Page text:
Rocky Mountain Blend

Picture of Rocky Mountain Blend
Brand:Murchie's Tea & Coffee Ltd
Style:Black Tea
Product page:Rocky Mountain Blend

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Reviewer pic72 Aroma: 6/10 Flavor: 4/5 Value: 5/5
(297 reviews) on

Both the loose and bagged versions of this blend have gone down my gullet, and I honestly can't tell much (if any) difference, at least within a reasonably narrow batch-to-batch margin of error. That said, I'll base this review mainly on what I've got right now, which is bags from a sampler pack.

The dry-bag (and dry-leaf) aromas were nothing special, almost disappointingly weak, like an old, cheap Ceylon. However, when steeped, the aroma really came alive in-cup, before and during drinking, with the rich, malty Assam really punching through, yet very evenly balanced by some sharper, brisk Ceylon elements tickling the nostrils. This was one of the greatest aromatic gains I've ever had from dry tea to cup, and it ended up being similarly described as a pleasant taste experience too. It was a little more bitter (but not offputtingly so) than most Assams I've had, but just dense and dark and rich enough that you know Assam is present and accounted for. While not Murchie's best black-tea blend, or even in the top 5, it is a very good everyday tea, a nice value for the cost at usual CAD/USD exchange rates, and one of the few black teas my wife and I agree upon closely and both like. Marital harmony is a good thing.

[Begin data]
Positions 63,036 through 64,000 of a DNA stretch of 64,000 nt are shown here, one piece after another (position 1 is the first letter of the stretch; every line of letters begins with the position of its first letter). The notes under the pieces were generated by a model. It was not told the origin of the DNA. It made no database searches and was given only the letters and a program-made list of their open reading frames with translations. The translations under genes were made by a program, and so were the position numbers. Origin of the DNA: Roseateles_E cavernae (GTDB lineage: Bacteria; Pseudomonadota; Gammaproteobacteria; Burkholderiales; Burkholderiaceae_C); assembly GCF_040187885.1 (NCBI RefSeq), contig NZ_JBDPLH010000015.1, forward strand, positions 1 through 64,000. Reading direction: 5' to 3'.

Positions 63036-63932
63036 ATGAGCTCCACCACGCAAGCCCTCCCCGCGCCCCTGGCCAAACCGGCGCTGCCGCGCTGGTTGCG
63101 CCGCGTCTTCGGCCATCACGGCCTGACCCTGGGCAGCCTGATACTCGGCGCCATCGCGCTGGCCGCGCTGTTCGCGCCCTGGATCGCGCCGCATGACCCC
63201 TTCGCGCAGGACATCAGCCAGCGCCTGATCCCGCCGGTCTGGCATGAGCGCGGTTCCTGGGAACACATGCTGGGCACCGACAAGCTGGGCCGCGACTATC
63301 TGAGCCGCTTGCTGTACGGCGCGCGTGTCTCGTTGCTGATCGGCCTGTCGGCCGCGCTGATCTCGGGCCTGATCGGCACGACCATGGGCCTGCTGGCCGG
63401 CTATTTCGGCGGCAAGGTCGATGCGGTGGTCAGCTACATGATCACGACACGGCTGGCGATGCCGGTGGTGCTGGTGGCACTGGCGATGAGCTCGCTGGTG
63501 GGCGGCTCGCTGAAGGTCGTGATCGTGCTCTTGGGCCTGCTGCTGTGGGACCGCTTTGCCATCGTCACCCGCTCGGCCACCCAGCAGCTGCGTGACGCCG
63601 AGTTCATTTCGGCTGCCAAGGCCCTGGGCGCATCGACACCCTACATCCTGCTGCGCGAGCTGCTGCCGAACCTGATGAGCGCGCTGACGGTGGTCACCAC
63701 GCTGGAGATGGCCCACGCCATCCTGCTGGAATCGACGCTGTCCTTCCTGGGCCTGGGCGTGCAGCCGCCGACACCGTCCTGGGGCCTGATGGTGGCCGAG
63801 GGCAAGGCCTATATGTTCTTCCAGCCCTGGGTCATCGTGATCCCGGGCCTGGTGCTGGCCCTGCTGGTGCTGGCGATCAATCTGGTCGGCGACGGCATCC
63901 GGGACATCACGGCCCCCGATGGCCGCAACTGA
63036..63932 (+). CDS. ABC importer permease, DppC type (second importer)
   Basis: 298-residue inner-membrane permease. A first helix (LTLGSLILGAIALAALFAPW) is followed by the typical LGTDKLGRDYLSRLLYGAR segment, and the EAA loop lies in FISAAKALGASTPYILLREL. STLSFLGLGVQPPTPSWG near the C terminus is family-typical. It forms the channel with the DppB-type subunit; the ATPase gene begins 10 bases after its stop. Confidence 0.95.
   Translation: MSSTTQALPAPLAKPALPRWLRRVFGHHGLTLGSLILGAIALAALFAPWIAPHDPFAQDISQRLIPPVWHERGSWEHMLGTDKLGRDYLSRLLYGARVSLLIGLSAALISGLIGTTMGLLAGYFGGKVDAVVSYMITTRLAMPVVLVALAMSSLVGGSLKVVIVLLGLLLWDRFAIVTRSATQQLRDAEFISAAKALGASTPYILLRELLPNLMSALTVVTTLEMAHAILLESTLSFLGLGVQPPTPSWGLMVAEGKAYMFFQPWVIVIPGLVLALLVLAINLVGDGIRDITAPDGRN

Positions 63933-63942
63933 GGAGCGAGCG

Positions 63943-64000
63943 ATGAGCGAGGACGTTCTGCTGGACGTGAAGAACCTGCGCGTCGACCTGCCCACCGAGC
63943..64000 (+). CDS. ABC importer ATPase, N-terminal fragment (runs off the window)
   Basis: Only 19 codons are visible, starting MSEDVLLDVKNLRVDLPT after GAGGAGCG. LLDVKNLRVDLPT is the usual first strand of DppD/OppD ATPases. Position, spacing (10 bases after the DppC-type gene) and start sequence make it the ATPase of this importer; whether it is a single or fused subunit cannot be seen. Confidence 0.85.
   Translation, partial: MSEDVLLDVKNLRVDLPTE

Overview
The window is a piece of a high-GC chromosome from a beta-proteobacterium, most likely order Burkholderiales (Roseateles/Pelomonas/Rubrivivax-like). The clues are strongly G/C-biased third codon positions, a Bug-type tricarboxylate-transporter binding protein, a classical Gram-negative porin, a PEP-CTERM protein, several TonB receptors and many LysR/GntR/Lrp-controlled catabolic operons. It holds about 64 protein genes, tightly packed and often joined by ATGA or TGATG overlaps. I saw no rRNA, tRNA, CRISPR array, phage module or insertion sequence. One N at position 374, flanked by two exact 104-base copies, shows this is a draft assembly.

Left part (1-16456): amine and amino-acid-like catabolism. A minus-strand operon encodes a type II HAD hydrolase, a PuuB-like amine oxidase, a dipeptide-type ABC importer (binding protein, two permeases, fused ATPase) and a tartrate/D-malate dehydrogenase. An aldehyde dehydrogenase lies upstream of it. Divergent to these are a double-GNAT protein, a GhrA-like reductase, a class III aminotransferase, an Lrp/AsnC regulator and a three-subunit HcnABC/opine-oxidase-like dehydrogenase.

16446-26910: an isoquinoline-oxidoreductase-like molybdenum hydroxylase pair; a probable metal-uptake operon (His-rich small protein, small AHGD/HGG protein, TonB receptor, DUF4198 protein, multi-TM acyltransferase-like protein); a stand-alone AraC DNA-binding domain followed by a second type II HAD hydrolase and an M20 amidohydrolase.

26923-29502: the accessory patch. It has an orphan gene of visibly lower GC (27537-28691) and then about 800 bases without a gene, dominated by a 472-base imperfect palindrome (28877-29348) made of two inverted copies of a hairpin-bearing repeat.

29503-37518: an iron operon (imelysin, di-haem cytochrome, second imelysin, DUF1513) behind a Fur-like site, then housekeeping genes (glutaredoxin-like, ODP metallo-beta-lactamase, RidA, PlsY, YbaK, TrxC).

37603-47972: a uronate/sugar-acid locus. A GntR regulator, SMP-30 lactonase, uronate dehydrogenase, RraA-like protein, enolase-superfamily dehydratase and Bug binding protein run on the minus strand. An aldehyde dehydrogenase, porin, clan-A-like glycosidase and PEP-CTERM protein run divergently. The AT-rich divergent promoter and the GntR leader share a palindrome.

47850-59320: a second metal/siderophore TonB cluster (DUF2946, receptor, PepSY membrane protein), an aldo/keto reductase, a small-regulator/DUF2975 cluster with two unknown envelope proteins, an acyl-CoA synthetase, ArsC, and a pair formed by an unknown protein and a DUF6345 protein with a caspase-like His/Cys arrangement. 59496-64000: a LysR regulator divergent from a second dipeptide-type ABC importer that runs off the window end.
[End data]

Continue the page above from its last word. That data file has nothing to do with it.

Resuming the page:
I suppose this would be a comforting tea to drink on a crisp, chilly evening at one's rented Rocky Mountain cabin, but it doesn't necessarily evoke the mountains on its own. :-) Something confuses me, however. [Well, a lot of things do, but we'll stick to tea.] Is this the same blend as Royal Alberta Museum? I ask having not tried the latter tea yet. On the site description for Rocky Mountain Blend, Murchie's states:

"This blend was originally commissioned in May 2005 by the Royal Alberta Museum to commemorate Her Majesty Queen Elizabeth II's 2005 visit. The Royal Alberta Museum tea blend is still served at special occasions and sold in the gift store."

Furthermore, the Royal Alberta description is of a Ceylon/Assam blend too. This all leads me to believe they're the same. Since I do like this tea, sometime I'll have to order a 10-pack of Royal Alberta bags or their smallest loose sampler, and compare. If they are essentially identical in form (as they are in price), I'll still be satisfied anyway, just wondering why they'd sell the same tea under two names at the same time.
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